Before arriving in Washington, DC I had spent a week in Massachusetts, in a city outside Boston called Quincy. Heard of it? Probably not, though it may sound vaguely familiar if you know any of our early presidents. Our sixth president, John Quincy Adams was named for the town, and born there, incidentally. However, it was not for him that I was there. I was on a quest to visit the birthplace of his father, our second president, John Adams. This was a godly man. He was perfectly unswerving in his principles, and made extraordinary personal sacrifices to be a midwife for the birth of our nation. His final home was called Peacefield, and even to this day you can feel the love of this man for his land, his people, and his God.
My entire drive down the coast to DC was punctuated with moments of savoring the beauty of this man’s life and his impact on the world.
I made it to Washington DC in spite of my daydreaming half the way there, and after I finished fussing at the hideous maze they call their streets, I settled into figuring out what to do next. The first choice was easy, a favorite spot I could stay at for hours. It was while I was there that I decided upon the second place to go, which was not going to be so easy. I was going to go to The Holocaust Museum for the first time.
What can I say? Nothing really prepares you for such an experience, if, in fact, you are truly willing to experience it.
You must remember that I just finished soaking myself in a man who, while still very human, was admirable and honorable in a whole lot of ways. Now I found myself plunging into the sinister darkness of a man whose lunacy was only surpassed by his demonization. Talk about whiplash! Adolf Hitler was a haunting parallel to John Adams. Hitler tore down and destroyed as much as Adams built and preserved.
I will always remember the impact of the tangible evidences of WWII brutality, like the enormous pile of shoes collected from the dead in concentration camps. But it wasn’t grief over the suffering of mankind that stood out to me the most that day. What stood out to me were these two men. Two men on two absolute opposite ends of the spectrum.
As I slowly walked out of the museum and found a place to sit outside, my spirit was churning. How could these two men exist in the same world? How could they be created by the same God? How could that God love both of them? Who IS this God that can sustain a world where the darkest evil and the purest light both inhabit the lives of mankind? What does that mean about Him? And why has He been so longsuffering with a race whose bipolar behavior is enough to send any psychiatrist running to the monastery?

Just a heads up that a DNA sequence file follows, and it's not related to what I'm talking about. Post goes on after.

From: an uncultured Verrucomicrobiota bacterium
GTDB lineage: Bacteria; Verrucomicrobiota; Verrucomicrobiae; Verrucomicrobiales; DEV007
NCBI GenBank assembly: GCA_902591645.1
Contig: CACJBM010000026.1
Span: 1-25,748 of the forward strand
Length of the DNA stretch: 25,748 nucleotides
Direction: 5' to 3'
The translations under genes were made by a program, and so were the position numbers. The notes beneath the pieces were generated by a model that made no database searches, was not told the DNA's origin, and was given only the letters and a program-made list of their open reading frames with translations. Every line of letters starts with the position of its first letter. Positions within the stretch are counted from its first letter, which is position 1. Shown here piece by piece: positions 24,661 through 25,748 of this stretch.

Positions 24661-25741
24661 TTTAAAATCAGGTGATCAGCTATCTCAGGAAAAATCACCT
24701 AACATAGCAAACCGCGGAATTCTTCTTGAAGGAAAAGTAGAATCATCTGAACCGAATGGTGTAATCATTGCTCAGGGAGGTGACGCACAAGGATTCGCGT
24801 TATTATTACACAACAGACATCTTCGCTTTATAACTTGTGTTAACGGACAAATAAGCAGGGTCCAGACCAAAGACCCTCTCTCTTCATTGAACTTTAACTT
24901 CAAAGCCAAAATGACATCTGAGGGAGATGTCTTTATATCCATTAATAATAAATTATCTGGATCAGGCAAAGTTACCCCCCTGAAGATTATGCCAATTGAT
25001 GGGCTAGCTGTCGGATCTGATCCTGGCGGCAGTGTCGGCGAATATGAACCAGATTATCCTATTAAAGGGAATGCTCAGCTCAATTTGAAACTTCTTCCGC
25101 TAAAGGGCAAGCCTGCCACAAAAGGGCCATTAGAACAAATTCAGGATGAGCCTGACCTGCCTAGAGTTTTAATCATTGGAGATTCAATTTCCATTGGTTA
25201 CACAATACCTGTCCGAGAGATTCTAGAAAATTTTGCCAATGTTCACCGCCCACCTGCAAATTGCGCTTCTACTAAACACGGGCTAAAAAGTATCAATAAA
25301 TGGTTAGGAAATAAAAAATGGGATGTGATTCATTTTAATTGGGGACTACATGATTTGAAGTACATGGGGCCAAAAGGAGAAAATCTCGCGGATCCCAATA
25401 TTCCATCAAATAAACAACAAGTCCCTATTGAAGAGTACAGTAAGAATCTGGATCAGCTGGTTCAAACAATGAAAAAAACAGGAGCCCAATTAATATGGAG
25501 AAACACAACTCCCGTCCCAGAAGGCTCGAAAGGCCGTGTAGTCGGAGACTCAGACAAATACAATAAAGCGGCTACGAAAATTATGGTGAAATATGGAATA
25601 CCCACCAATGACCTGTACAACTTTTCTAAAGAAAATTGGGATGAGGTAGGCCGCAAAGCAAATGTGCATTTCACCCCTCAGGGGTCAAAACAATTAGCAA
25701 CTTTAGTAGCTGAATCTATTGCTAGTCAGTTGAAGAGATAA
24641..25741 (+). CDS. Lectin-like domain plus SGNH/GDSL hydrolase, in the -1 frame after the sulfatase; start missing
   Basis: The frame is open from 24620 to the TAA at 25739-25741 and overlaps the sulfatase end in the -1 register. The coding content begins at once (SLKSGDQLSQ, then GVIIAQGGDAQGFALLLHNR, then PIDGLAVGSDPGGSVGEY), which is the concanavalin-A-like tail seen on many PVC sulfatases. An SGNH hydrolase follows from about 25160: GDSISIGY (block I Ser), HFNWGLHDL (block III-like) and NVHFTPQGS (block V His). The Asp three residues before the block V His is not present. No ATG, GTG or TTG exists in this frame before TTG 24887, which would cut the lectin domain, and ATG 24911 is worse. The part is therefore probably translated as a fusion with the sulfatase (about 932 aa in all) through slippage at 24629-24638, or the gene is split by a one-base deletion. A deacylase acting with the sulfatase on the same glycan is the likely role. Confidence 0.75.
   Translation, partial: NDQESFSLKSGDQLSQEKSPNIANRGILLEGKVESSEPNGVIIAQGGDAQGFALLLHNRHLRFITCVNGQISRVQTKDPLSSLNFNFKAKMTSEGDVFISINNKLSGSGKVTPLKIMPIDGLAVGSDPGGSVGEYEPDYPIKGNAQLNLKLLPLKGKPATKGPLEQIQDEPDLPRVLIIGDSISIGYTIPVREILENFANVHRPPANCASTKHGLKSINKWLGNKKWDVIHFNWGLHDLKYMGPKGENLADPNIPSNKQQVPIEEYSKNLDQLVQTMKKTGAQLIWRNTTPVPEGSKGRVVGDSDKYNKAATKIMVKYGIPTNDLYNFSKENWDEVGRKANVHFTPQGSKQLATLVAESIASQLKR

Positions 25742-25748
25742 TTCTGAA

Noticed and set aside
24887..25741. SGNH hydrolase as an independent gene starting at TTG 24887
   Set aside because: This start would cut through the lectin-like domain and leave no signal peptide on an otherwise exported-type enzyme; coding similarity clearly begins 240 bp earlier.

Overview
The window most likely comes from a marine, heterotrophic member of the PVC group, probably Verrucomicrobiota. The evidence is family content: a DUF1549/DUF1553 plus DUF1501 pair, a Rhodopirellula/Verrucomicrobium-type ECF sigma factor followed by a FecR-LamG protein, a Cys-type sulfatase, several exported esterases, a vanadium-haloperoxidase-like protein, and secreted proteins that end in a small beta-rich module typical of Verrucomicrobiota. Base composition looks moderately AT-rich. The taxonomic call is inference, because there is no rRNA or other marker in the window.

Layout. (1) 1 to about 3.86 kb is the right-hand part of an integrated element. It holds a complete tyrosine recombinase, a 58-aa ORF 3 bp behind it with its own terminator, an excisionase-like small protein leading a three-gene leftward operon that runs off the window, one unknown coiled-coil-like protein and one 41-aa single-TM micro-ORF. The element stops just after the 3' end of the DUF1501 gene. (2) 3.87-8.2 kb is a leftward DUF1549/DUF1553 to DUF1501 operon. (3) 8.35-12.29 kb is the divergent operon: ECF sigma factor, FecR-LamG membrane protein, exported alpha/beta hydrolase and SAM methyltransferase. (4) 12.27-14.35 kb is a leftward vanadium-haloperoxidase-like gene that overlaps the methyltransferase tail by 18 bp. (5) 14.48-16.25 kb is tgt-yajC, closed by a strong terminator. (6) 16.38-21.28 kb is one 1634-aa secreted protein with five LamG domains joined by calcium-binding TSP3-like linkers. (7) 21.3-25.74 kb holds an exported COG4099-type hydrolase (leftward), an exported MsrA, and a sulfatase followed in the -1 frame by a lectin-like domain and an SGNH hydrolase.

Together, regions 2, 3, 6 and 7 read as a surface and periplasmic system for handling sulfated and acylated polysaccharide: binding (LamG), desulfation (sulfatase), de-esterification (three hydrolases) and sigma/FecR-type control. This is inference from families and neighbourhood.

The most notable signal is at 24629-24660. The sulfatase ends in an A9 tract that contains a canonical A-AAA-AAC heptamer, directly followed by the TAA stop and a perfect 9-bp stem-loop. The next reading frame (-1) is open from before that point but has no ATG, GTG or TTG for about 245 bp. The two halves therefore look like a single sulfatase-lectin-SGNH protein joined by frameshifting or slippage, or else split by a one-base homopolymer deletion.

I knew, even as my spirit churned, that I was looking for answers I wasn’t likely to find in this lifetime. But I had to keep asking them because every time I did, I could feel my spirit expand. My willingness to glimpse at the frightening unsearchableness of God left me in a profound state of awe.
We humans do not like to hold opposites in tension. We want things to be clean, orderly and explainable. We don’t do messy. Far too often, we try to solve the problem by disposing of one side or the other and settling into a definable world. It’s safer and easier, true enough, but it is a paltry world. Some of the greatest mysteries of God lie in our grappling with mixture, with the tensions of life, with things we haven’t a clue why they are the way they are. This is the playing field where we can meet Him again and again, each time our spirit expanding through an awe experience. We may not always get an answer. Am I closer to understanding how God manages a world where John Adams and Adolf Hitler both existed? No. Not really. But my spirit is bigger, more robust, more deeply connected with God for having dared to process those emotions, having dared to look at good and bad at the same time, and having embraced the vulnerability of being so completely out of my league.
What about you? Are you willing to ask? How often are you willing to hold opposites in tension? How often do you let your spirit experience God in a world that is far from neat and orderly? It isn’t easy. It reframes the way you look at things that have happened to you and makes you think about things that could happen. It makes you realize that being at the mercy of an unsearchable God could mean just about anything.
But ask Him all the same. Be willing to let God show you a world where contradictions, opposites, and things unexplainable all function beneath the power of His mighty hand.
Really, God, Who are You?